luteum and no fertilization result in sudden drop of progesterone and
oestrogen, the functioning layer is shed off with the epithelial layer and
expelled by the muscular contraction of the uterine muscle. This tissues plus
bleeding from the ruptured blood vessels form the menstrual flow. It last for
about 3-5 days. Total blood loss 50-100 mls. The fibrinolysis present in the
blood prevents clotting.
contents of menstrual blood are endometrial lining, blood from capillaries
mucus and dead ovum. Regularity of menses depends on hormonal changes
associated with ovulation, which are under the influence of changes in the
anterior pituitary gland and some emotional factors. The life span of the ovum
is 24-48hrs. Women are in the most fertile state about 14 days before the next
menses. The secretary phase is more or less constant in length but the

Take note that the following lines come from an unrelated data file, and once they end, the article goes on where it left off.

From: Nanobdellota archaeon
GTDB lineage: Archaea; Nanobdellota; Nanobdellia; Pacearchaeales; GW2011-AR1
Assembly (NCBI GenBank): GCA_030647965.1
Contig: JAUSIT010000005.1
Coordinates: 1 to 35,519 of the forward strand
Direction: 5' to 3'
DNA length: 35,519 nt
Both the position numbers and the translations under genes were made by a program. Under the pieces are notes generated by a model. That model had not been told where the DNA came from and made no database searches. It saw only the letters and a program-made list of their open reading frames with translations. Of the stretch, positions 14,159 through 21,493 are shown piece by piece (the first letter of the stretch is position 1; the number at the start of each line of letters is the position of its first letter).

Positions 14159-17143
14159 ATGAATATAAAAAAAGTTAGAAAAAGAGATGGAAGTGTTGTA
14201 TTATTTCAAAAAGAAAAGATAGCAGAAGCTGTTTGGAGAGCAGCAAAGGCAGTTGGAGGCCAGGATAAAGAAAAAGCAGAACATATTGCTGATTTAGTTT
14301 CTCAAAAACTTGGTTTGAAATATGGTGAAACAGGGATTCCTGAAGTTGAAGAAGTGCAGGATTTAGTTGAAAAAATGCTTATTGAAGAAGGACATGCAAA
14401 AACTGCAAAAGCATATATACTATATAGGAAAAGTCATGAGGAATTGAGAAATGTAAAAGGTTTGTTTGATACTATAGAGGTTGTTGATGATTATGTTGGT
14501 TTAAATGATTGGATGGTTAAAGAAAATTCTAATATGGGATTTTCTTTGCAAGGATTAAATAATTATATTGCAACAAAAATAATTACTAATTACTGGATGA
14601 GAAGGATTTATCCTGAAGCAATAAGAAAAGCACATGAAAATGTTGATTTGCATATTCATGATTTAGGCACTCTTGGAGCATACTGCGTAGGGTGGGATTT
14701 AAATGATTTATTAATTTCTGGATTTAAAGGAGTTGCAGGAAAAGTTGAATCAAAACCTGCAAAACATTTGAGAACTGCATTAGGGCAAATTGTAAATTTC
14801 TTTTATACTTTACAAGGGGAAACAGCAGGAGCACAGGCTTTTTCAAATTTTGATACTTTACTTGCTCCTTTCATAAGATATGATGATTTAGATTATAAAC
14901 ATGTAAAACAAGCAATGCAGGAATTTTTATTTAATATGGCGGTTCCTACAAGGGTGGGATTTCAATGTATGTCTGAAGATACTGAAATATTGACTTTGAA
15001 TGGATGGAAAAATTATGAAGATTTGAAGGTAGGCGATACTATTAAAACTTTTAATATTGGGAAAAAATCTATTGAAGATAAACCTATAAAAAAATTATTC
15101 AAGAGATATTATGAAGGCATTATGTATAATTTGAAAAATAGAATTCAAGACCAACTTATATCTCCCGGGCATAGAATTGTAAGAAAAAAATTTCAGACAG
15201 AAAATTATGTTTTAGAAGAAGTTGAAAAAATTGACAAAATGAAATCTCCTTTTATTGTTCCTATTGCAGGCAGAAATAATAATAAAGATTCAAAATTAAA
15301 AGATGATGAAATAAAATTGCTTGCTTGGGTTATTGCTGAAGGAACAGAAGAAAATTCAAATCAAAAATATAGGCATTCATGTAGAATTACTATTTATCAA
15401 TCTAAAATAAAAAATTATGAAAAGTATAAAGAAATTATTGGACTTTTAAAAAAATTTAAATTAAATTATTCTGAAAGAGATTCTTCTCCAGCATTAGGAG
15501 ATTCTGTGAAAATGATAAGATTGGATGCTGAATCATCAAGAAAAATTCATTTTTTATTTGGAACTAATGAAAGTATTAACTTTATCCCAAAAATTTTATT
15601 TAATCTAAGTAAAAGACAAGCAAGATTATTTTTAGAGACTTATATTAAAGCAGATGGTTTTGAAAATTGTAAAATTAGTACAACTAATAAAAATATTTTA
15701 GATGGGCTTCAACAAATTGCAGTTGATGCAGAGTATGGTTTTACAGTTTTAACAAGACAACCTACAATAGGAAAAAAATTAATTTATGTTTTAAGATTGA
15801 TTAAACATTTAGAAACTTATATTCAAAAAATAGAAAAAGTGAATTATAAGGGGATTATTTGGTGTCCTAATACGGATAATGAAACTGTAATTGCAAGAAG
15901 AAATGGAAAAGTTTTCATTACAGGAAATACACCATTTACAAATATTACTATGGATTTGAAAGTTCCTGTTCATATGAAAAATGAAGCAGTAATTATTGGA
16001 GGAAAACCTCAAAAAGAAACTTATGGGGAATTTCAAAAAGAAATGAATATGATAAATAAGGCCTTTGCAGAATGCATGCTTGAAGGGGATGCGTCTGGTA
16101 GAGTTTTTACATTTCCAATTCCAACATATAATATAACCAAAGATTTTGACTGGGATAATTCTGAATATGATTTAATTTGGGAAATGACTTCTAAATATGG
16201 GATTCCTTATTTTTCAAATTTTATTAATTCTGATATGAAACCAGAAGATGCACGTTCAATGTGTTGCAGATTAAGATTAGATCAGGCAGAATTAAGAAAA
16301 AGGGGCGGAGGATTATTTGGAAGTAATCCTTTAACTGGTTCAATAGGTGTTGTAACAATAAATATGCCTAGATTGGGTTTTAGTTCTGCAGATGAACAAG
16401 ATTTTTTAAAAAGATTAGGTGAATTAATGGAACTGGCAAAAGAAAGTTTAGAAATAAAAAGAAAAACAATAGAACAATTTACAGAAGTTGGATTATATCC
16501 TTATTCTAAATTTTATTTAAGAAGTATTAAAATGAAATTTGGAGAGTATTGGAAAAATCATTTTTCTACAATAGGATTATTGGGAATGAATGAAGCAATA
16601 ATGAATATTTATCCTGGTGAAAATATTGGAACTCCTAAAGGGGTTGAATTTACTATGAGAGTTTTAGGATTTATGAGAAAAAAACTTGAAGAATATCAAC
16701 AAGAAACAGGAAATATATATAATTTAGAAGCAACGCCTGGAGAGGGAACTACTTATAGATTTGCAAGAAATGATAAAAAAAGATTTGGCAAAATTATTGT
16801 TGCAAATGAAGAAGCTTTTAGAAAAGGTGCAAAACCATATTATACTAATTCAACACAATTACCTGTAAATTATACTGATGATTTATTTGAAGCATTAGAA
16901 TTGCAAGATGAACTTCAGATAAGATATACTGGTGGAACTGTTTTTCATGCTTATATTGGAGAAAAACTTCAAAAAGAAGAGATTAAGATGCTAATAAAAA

proliferative and menstrual phases may vary.
women experience little or no discomfort during menstrual cycle while some
experience full blown premenstrual syndrome (PMS) which may occur several days
before the onset and last a few days after. Slight pelvic pain may accompany
ovulation, known as Mittlschemer’s
syndrome, which may be due to stretching ofthe ovarian capsule, slight
bleeding into the peritorieal cavity or peristalsis in the fallopian tubes –
char acterized by the following.
Headache, bloating, largely brought about by
relaxation of smooth muscle caused by progesterone.
Heaviness of the lower abdomen and legs.
Tenderness and swelling of the breasts nipples
fluids on the breast.
Visual disturbance, some women may become sleepy.
Impaired judgment careless mistakes especially
during secretary phase.
Increased activity of the skin
Increased amount of vaginal discharge and
Increased frequency of micturation.
Nervous tension, irritability, depression.
Craving for salty and sweet things.
Digestive disturbances e.g. epigastric discomfort,
heartburn and constipation.
reduced sodium in diet, avoidance of caffeine and stress – activities e.g.
walking, emotional support,and heat therapy, in severe cases refer (physician).